Assessing employee vulnerability to Covid-19
Covid-19 affects people in many ways. As the pandemic has spread worldwide, scientific knowledge continues to develop about how some groups are disproportionately affected by Covid-19 in terms of severity of the disease and the number of deaths it causes. This research can help identify employees who may be more vulnerable because of a variety of reasons.
There is a picture emerging that disparities in risks and outcomes are due to factors such as gender, ethnicity and age, which are compounded by factors including obesity, high blood pressure and a range of other pre-existing health conditions. Research to date has shown that older males from black, Asian and other minority ethnic backgrounds are at a higher risk of getting sick and/or dying from Covid-19. We also know that these high-risk groups are more likely to experience disparities such as health inequalities, poverty, poor housing and the effects of crime. In many workplaces such individuals are less likely to access opportunities for health protection services such as mental health support services, occupational health and related services and participate less with health and wellbeing initiatives.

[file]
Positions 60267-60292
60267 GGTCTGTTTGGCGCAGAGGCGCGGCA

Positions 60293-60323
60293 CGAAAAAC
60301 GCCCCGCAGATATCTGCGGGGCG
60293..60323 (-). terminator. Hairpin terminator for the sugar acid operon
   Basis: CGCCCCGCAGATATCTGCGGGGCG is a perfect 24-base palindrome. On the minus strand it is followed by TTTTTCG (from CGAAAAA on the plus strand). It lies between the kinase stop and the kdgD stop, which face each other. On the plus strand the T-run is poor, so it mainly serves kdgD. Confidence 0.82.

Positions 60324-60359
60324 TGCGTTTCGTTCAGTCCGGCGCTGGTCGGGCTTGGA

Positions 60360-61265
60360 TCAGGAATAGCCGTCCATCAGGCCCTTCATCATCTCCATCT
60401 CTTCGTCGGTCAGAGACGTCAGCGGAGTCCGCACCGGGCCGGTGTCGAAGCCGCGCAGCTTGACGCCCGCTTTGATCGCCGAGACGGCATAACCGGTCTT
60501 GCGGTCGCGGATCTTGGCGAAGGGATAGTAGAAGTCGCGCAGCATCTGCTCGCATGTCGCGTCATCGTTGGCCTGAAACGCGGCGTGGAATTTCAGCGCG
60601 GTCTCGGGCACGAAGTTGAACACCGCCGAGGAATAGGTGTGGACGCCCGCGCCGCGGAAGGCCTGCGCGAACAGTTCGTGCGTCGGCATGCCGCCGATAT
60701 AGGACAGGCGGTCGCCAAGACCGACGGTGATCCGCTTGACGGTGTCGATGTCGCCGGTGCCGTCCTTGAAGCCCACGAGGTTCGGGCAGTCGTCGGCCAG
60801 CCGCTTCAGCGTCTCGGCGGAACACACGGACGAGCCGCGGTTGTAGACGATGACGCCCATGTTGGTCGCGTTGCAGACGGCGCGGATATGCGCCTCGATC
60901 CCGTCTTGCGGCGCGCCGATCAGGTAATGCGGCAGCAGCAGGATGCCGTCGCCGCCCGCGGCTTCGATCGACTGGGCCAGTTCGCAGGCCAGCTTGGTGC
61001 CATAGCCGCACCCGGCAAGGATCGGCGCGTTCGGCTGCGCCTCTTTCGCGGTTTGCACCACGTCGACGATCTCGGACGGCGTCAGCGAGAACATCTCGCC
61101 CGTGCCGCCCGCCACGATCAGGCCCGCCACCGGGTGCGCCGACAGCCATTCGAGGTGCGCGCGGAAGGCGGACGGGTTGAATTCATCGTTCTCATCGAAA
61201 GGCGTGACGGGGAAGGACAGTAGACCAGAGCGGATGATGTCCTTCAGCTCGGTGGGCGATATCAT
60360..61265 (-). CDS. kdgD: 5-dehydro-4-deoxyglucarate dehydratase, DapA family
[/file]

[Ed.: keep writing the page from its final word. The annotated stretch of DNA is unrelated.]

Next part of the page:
The rail industry wants to reduce the disparities that affect people in the workforce. The Good practice guidance on Covid-19 individual employee vulnerability risk assessment introduces principles to consider for undertaking individual vulnerability risk assessments to support staff. Its aim is to increase an individual’s awareness of their potential risks and reduce disparities by improving accessibility to an Occupational Health professional who can undertake a full clinical risk assessment and advise on appropriate controls.
This guidance introduces principles to consider for undertaking individual vulnerability risk assessments to support staff. These principles build on examples of good practice implemented during Covid-19. RSSB recommends that the adoption and adaptation of this guidance be considered locally through engaging with employees, occupational health professionals, and trade union representatives.
This guidance is part of a suite of industry risk assessment resources for managing Covid-19.